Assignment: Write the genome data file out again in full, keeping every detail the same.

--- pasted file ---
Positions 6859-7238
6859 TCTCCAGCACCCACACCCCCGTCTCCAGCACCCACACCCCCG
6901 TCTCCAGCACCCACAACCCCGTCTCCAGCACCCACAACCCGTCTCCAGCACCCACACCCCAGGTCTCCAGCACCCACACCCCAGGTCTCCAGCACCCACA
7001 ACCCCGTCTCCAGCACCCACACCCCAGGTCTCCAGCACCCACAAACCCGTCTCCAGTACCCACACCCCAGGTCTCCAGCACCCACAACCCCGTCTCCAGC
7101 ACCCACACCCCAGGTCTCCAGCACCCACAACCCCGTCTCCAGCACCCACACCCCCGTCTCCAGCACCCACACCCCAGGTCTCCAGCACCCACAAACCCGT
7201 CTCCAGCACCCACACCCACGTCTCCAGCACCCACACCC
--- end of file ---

Positions 6859-7238
6859 TCTCCAGCACCCACACCCCCGTCTCCAGCACCCACACCCCCG
6901 TCTCCAGCACCCACAACCCCGTCTCCAGCACCCACAACCCGTCTCCAGCACCCACACCCCAGGTCTCCAGCACCCACACCCCAGGTCTCCAGCACCCACA
7001 ACCCCGTCTCCAGCACCCACACCCCAGGTCTCCAGCACCCACAAACCCGTCTCCAGTACCCACACCCCAGGTCTCCAGCACCCACAACCCCGTCTCCAGC
7101 ACCCACACCCCAGGTCTCCAGCACCCACAACCCCGTCTCCAGCACCCACACCCCCGTCTCCAGCACCCACACCCCAGGTCTCCAGCACCCACAAACCCGT
7201 CTCCAGCACCCACACCCACGTCTCCAGCACCCACACCC